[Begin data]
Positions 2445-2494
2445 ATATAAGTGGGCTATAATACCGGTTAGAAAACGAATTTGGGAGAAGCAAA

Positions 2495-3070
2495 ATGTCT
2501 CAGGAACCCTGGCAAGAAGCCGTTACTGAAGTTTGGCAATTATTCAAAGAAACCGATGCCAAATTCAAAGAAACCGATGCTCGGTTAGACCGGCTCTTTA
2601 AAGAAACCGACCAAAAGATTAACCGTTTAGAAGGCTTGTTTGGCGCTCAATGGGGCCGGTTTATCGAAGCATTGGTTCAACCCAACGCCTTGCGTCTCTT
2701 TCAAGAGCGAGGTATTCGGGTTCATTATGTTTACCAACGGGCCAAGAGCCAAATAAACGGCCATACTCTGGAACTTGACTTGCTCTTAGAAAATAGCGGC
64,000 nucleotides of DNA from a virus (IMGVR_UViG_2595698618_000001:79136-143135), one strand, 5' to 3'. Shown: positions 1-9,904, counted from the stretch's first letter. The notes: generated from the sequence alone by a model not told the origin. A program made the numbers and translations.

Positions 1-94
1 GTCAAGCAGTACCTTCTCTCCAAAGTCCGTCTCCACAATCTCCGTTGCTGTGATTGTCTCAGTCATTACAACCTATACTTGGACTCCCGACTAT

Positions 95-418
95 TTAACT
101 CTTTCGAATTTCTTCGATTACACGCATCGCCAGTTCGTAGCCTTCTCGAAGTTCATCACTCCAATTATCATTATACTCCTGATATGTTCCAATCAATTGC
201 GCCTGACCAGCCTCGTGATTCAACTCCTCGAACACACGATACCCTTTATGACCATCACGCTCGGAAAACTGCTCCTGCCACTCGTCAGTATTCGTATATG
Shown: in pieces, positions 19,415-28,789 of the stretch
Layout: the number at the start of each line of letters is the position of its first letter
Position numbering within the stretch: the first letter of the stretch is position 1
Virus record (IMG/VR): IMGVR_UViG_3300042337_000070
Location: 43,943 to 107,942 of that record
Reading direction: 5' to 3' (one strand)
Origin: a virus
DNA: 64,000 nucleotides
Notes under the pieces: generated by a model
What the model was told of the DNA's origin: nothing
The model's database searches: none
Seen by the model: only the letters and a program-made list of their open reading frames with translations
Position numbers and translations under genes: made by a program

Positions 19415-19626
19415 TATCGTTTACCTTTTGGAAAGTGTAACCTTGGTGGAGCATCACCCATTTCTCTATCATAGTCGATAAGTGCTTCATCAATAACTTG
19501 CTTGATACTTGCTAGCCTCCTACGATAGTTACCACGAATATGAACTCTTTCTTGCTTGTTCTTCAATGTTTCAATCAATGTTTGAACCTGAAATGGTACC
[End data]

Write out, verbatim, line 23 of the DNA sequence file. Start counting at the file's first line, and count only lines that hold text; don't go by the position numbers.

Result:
Notes under the pieces: generated by a model